Antibacterial antibodies suppressed among MM patients
Despite infection being a common complication of multiple myeloma (MM), antibacterial antibodies seem to be present in low levels, a recent study has found.
The findings “demonstrate the need to protect patients against infections at diagnosis, during anti-myeloma therapy, and importantly also during remission phases. Prophylactic antibiotics and patient education should be considered during active disease/when patients are undergoing therapy,” said the researchers.
The study included 836 MM patients (median age, 67 years; 63 percent male) enrolled in the TEAMM* trial. At diagnosis, serum levels of polyclonal immunoglobulin (Ig) G, A, and M were below the reference range in 71 percent, 83 percent, and 90 percent of the patients, respectively.
In 196 patients with paired follow-up data for IgG, median levels increased from 4.4 to 6.6 g/L over 1 year, with the proportion of patients with IgG within the reference range growing from 25 percent to 57 percent. A similar effect was reported for IgA and IgM.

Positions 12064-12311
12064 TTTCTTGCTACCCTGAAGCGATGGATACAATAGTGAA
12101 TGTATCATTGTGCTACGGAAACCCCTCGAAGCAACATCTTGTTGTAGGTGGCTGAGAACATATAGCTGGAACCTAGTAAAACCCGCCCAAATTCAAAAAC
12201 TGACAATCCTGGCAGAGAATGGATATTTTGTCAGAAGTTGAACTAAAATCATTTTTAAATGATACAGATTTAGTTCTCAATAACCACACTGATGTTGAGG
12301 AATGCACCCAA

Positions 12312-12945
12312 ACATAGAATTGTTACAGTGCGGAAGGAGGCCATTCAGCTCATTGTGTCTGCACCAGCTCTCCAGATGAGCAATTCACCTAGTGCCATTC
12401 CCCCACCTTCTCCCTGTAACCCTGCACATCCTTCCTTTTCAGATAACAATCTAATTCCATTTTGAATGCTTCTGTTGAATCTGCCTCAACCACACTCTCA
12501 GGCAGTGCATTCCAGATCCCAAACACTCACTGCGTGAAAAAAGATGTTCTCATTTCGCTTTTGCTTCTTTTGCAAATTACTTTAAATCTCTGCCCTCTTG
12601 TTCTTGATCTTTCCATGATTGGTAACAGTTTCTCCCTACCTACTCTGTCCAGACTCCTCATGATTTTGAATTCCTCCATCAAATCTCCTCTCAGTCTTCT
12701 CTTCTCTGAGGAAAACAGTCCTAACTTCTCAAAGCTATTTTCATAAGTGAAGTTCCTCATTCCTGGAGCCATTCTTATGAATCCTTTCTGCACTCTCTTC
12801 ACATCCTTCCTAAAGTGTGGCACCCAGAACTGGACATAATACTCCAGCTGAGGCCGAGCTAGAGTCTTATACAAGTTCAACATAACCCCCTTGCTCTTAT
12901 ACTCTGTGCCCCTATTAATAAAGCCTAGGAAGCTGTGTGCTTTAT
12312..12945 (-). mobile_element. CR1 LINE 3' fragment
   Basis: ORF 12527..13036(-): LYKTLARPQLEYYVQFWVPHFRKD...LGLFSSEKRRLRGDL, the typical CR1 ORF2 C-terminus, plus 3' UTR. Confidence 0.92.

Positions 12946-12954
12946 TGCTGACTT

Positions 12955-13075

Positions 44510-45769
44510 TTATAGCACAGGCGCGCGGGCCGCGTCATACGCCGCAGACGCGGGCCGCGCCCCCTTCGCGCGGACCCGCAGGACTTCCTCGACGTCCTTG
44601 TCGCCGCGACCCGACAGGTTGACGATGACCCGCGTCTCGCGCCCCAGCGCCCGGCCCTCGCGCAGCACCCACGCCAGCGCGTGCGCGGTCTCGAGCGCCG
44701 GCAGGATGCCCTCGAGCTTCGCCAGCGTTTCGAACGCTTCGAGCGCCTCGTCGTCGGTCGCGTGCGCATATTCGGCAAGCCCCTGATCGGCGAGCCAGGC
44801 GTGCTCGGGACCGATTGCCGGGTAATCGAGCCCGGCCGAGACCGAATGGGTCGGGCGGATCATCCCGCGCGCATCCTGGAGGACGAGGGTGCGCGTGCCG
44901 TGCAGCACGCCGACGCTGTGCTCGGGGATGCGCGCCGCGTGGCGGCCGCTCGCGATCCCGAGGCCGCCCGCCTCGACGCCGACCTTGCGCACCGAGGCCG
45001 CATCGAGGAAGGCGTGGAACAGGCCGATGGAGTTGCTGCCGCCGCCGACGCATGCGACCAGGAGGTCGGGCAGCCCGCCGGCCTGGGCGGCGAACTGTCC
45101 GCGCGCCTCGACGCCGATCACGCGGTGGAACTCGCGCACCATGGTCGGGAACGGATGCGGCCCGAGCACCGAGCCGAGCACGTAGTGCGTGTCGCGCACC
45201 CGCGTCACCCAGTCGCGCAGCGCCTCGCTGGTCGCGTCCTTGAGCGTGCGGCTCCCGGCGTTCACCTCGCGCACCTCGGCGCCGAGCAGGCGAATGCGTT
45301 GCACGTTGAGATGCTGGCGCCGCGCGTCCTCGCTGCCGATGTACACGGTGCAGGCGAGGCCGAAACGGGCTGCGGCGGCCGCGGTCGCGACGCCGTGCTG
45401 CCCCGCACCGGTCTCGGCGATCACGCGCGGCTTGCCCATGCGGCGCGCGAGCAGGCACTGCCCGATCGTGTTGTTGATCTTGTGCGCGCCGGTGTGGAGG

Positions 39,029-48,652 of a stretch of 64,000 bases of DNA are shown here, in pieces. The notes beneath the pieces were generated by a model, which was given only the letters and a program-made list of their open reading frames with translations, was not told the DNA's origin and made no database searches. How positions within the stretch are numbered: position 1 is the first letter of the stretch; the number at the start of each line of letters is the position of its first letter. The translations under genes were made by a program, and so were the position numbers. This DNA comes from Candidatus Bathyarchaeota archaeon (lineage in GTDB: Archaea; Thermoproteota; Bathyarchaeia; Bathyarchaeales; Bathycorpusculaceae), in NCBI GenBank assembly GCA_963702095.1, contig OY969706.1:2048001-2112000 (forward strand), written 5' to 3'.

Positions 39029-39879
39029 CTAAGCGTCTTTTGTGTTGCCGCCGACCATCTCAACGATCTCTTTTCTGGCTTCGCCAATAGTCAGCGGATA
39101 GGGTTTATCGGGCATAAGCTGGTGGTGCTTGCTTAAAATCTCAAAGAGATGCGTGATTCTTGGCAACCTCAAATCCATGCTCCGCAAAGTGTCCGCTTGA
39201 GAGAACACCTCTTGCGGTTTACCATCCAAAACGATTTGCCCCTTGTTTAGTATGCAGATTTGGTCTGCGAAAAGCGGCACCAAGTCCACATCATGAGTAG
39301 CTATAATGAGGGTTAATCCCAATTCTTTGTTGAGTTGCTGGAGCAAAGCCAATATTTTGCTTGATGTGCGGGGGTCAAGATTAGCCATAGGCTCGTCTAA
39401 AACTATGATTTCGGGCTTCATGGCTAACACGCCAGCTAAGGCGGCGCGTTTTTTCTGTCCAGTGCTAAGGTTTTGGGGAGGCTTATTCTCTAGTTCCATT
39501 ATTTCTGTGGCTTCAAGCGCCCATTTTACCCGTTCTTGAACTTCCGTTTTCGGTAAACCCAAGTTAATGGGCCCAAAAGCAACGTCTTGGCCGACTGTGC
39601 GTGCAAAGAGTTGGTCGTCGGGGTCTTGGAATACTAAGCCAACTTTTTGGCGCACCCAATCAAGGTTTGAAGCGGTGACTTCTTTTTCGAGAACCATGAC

Similarly, only 20 percent of the MM patients had protective IgG antibody levels against any of the 19 bacterial antigen targets assessed. Among healthy controls, 55 percent had such protection. As an illustration, only pneumococcal serotype 14 had adequate protection in MM patients, with 60 percent achieving acceptable serum thresholds.
Over a year of follow-up, the antibody levels against polysaccharide antigens further dropped, as did the proportion of patients protected. For haemophilus and meningococcal serotypes C, W, and Y, most patients saw antibody levels 50–100-times weaker than the protective threshold.
*Tracking early morbidity and mortality in myeloma